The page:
Feeds

At last, Sun unveils UltraSPARC revival

Erie and Ontario refreshed by Niagara

Next gen security for virtualised datacentres

Sun Microsystems has decided to admit that it does sell the Sun Fire T2000 and T1000 servers, ending months of denials.

El Reg first uncovered these systems back in September. Both boxes run on Sun's new eight-core UltraSPARC T1 - aka Niagara - processor and are aimed at handling web and application server software. The T2000 is a bulkier 2U box with plenty of networking and storage options, while the T1000 takes up just 1U of rack space.

For months, Sun refused to comment on our stories even though plenty of information on the new systems could be found in Solaris source code and via configuration information that slipped on the company's web site. During a Tuesday launch event in New York, Sun will end its vow of silence and flash the kit in front of Wall Street.

Sun has placed a large bet on these systems, as they're the first UltraSPARC-based gear in a long time to really stand out from the competition. Sun will offer the systems with both 1.0GHz and 1.2GHz chips in 4, 6 and 8 core versions.

The low-power consumption of the boxes coupled with the multicore chips should help customers save on energy costs while improving server density. You'll end up with hundreds of cores per rack.

To be sure, the systems won't perform well on all types of software workloads. For example, the UltraSPARC T1 only has one floating point unit, which hurts its performance on a lot of higher-end applications.

Sun, however, claims the new Sun Fire systems fly when crunching through web and application serving workloads. To back up these claims, Sun has released a number of new benchmark results that place its boxes well ahead of Xeon-based systems from IBM, HP and Dell. Sun has pointed to eBay, EDS and Air France as customers who have already purchased the new gear.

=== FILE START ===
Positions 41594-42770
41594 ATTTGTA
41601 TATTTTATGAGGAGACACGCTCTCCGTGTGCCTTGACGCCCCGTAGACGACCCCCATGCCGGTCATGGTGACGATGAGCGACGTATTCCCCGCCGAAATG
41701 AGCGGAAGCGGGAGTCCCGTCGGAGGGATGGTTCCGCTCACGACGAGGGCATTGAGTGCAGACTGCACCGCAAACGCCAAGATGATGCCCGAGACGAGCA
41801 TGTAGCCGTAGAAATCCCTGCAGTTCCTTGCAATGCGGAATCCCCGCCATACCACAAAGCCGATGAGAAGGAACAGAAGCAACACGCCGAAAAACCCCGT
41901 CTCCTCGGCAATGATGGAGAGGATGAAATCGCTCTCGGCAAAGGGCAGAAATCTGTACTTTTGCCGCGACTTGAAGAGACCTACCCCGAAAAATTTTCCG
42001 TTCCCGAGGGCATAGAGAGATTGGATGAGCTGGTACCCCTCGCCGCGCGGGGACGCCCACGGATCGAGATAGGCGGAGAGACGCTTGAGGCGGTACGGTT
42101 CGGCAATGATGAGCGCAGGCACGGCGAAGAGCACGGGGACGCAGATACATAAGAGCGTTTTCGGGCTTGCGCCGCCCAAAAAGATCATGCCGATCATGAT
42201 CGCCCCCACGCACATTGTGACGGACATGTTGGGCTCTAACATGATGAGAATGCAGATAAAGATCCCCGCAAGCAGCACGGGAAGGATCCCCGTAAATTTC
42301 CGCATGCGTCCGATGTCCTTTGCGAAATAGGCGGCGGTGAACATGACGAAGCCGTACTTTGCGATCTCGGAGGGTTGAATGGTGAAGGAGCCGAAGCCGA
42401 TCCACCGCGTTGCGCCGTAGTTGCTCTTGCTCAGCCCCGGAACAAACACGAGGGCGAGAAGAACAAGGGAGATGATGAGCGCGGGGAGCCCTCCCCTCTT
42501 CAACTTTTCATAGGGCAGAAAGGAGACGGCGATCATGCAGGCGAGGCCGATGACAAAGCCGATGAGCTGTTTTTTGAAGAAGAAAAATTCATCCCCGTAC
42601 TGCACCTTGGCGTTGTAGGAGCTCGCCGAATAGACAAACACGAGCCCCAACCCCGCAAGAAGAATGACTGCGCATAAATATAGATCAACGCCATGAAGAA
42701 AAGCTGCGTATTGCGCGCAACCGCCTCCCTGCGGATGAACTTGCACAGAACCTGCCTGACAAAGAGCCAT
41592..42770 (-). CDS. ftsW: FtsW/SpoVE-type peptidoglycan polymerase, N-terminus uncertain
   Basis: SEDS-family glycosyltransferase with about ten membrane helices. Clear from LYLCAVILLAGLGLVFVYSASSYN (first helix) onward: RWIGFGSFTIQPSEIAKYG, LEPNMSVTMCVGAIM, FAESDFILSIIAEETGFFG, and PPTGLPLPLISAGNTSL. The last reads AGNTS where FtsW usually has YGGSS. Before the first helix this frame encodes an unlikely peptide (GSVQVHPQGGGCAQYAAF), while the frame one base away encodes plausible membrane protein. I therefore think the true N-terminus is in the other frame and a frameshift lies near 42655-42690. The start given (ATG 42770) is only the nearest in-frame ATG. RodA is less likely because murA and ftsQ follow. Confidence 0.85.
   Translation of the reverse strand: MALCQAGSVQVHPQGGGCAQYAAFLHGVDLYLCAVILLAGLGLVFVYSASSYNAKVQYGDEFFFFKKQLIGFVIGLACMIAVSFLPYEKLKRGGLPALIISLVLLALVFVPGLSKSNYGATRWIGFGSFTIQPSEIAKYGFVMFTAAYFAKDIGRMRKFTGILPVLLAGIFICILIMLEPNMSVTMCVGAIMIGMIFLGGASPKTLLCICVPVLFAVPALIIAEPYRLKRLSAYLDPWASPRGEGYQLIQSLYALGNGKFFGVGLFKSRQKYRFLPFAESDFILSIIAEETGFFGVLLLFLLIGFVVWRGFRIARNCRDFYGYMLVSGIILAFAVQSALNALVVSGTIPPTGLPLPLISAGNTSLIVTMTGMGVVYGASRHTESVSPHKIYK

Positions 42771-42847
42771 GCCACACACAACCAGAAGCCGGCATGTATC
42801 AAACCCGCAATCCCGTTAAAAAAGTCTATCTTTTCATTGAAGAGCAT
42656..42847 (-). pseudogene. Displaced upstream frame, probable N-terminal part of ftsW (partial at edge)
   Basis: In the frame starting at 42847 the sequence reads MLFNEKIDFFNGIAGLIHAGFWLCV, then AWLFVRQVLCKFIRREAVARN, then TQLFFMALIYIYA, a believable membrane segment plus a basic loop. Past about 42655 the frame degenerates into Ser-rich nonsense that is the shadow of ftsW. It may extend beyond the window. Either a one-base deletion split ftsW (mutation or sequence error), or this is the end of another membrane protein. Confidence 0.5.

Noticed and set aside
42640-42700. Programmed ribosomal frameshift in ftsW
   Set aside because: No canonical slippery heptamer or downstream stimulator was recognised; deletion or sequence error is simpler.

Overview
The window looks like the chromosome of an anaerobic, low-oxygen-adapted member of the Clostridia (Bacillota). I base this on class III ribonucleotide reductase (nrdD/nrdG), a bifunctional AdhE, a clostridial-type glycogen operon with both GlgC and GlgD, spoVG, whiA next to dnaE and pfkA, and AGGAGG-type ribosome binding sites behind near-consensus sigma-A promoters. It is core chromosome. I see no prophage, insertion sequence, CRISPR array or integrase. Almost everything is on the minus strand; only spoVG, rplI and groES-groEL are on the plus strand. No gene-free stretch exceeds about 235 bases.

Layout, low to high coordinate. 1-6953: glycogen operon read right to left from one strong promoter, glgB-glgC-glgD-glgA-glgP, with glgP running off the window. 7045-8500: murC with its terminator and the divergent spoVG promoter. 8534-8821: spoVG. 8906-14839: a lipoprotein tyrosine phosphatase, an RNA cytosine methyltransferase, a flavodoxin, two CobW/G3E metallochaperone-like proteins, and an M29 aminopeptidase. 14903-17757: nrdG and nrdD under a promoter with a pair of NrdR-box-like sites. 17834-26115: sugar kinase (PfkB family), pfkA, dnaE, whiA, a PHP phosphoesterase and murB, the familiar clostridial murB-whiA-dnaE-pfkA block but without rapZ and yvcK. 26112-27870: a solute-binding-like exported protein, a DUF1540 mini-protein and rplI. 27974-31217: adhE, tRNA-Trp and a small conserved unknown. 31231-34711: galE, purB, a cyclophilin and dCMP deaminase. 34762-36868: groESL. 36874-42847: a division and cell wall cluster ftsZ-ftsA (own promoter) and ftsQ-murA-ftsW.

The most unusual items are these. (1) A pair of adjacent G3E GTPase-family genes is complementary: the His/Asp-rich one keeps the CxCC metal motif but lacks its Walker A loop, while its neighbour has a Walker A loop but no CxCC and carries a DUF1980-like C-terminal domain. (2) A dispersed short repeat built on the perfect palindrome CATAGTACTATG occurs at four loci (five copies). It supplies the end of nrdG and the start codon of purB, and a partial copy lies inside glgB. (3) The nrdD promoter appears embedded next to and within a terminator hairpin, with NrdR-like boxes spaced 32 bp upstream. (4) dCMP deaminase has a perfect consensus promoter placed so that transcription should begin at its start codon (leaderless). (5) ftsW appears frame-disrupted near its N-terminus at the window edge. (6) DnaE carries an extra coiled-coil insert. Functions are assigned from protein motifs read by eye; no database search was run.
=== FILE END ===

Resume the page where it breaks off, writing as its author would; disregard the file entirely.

"The new server line is anticipated to save these enterprises an average of $371,000 in power and cooling costs for 100 servers in just three years," Sun said.

As we wrote before, the Sun Fire T2000 is available immediately at a starting price of $7,795. The T1000 ships in March at a starting price of $3,000.

These boxes have been a long time coming. Sun completed its acquisition of Afara Websystems, which did the original Niagara chip design, in July of 2002.

The boxes are sure to garner Sun a lot of attention in the short term. Given Sun's experience with mulithreaded software and the Solaris OS, you can bet that threaded workloads will indeed cruise on the new gear.

It's good to see Sun's heavy R&D investment pay off with something that is truly unique. None of Sun's Tier 1 processor or server rivals have discussed hardware that looks anything like these new boxes. We anxiously await customer feedback on the new systems to see if they're all that Sun expects. ®

The essential guide to IT transformation

More from The Register

next story
The Return of BSOD: Does ANYONE trust Microsoft patches?
Sysadmins, you're either fighting fires or seen as incompetents now
Microsoft: Azure isn't ready for biz-critical apps … yet
Microsoft will move its own IT to the cloud to avoid $200m server bill
Oracle reveals 32-core, 10 BEEELLION-transistor SPARC M7
New chip scales to 1024 cores, 8192 threads 64 TB RAM, at speeds over 3.6GHz
US regulators OK sale of IBM's x86 server biz to Lenovo
Now all that remains is for gov't offices to ban the boxes
Object storage bods Exablox: RAID is dead, baby. RAID is dead
Bring your own disks to its object appliances
Nimble's latest mutants GORGE themselves on unlucky forerunners
Crossing Sandy Bridges without stopping for breath
prev story

Whitepapers

Implementing global e-invoicing with guaranteed legal certainty
Explaining the role local tax compliance plays in successful supply chain management and e-business and how leading global brands are addressing this.
7 Elements of Radically Simple OS Migration
Avoid the typical headaches of OS migration during your next project by learning about 7 elements of radically simple OS migration.
BYOD's dark side: Data protection
An endpoint data protection solution that adds value to the user and the organization so it can protect itself from data loss as well as leverage corporate data.
Consolidation: The Foundation for IT Business Transformation
In this whitepaper learn how effective consolidation of IT and business resources can enable multiple, meaningful business benefits.
High Performance for All
While HPC is not new, it has traditionally been seen as a specialist area – is it now geared up to meet more mainstream requirements?